BARCELONA—A group of companies on Tuesday launched the Device Renewal Forum (DRF) dedicated to establishing a common certification for refurbished wireless phones around the world. Sprint Nextel, Brightstar Corp., eRecyclingCorps, ModusLink Global Solutions and the CDMA Development Group (CDG) are the first founding members, but they're leaving the door open for other entities to enlist as founders.

The goal, according to Perry LaForge, executive director of CDG and executive chairman of DRF, is to ensure that quality refurbished devices are in the marketplace. Forum executives who unveiled the effort at a roundtable at Mobile World Congress (MWC) said OEMs should be interested in it just by way of making sure their brands are well represented at the refurbished level.

The DRF says it intends to provide a global forum to address issues related to "renewing" wireless devices. Subcommittees will establish a "gold standard" for testing and certifying refurbished devices.

The group says it's technology agnostic and will work with but isn't limited to GSM, CDMA2000, EV-DO, HSPA and LTE.

But aren't efforts already under way by carriers and others to refurbish phones? Forum founders say yes, but there's no formal certification process. It's not something a lot of carriers spend time talking about, said Fared Adib, vice president of product development at Sprint.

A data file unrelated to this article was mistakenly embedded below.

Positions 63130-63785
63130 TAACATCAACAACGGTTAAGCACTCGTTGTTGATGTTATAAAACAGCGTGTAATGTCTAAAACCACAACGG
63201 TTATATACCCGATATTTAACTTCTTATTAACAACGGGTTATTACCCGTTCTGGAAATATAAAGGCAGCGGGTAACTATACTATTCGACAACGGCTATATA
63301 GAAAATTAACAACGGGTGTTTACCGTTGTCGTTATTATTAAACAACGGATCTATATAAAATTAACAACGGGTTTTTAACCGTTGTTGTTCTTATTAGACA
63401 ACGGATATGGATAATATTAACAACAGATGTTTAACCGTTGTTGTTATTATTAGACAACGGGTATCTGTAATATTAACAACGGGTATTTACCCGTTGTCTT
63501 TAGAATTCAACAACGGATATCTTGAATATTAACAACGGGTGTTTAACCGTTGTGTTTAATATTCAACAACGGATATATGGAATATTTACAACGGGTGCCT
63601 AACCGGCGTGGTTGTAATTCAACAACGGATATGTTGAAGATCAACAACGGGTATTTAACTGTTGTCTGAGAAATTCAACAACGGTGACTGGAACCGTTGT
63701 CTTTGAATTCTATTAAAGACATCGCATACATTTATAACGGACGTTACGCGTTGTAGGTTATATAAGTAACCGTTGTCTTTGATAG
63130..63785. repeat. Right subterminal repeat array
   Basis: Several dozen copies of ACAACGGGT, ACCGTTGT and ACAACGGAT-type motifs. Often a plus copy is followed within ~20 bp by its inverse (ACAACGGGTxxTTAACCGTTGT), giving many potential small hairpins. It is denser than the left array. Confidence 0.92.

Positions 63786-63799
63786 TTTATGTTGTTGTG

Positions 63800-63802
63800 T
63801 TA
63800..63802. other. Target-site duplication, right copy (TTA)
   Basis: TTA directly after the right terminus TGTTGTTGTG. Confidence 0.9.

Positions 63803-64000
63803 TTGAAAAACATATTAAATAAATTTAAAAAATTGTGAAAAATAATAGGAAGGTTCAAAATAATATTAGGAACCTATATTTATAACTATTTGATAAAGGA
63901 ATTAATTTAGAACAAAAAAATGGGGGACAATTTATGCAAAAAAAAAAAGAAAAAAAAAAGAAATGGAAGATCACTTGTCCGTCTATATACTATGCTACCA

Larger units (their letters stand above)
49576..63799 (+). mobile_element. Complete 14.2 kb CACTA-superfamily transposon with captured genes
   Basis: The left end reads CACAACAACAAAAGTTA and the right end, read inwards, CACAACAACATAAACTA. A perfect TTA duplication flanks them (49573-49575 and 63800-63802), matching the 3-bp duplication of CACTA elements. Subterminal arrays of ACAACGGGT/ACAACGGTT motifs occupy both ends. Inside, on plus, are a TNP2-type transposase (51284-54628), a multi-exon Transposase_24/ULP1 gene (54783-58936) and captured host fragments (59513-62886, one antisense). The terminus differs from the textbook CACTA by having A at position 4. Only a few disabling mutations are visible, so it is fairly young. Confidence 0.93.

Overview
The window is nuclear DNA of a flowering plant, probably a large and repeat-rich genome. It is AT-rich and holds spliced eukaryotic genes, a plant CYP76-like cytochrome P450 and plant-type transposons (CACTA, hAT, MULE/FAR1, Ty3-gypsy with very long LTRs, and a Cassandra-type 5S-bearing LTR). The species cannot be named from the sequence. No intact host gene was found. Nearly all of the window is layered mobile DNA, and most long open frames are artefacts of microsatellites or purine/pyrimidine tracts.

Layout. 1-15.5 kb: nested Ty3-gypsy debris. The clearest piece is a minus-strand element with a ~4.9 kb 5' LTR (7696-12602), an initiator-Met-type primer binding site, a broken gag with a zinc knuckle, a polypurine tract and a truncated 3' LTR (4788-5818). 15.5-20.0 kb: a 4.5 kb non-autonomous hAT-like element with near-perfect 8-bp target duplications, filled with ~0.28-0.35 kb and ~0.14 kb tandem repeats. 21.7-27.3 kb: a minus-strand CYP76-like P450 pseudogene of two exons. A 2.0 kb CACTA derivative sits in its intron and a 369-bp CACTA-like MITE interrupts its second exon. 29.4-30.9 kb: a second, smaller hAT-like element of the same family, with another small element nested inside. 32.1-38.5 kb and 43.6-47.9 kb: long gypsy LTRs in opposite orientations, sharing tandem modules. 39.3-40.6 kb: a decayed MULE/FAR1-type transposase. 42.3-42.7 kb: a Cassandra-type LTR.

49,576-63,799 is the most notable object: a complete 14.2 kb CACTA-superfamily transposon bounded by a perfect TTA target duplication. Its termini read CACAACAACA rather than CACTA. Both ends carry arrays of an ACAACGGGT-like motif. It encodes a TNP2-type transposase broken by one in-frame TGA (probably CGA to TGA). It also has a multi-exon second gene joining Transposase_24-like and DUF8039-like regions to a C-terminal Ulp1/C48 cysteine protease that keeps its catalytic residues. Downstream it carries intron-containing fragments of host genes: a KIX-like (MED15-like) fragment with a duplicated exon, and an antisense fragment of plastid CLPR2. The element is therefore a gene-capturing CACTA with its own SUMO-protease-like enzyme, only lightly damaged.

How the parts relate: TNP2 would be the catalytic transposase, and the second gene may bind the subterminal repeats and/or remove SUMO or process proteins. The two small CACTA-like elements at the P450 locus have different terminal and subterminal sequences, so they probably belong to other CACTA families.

David Edmondson, co-founder and CEO of eRecyclingCorps and a former RadioShack CEO during the meteoric rise of cellular, surmises that the industry grew fast and carriers and others were focused on certain segments of the value chain, leaving piles of used devices in the wake.

He and his company are trying to persuade consumers to take their old devices out of desk drawers and trade them in at carriers for something of value in return when they buy a new handset. He's preparing to relocate to Brussels in April to put together a team that will lead the firm's expansion into Europe.

DRF chose this week's MWC as its launch venue because of its global reach. More than 200 countries are represented at MWC.

The group is offering tiered participation plans. It's a non-profit, so dues are necessary to cover costs.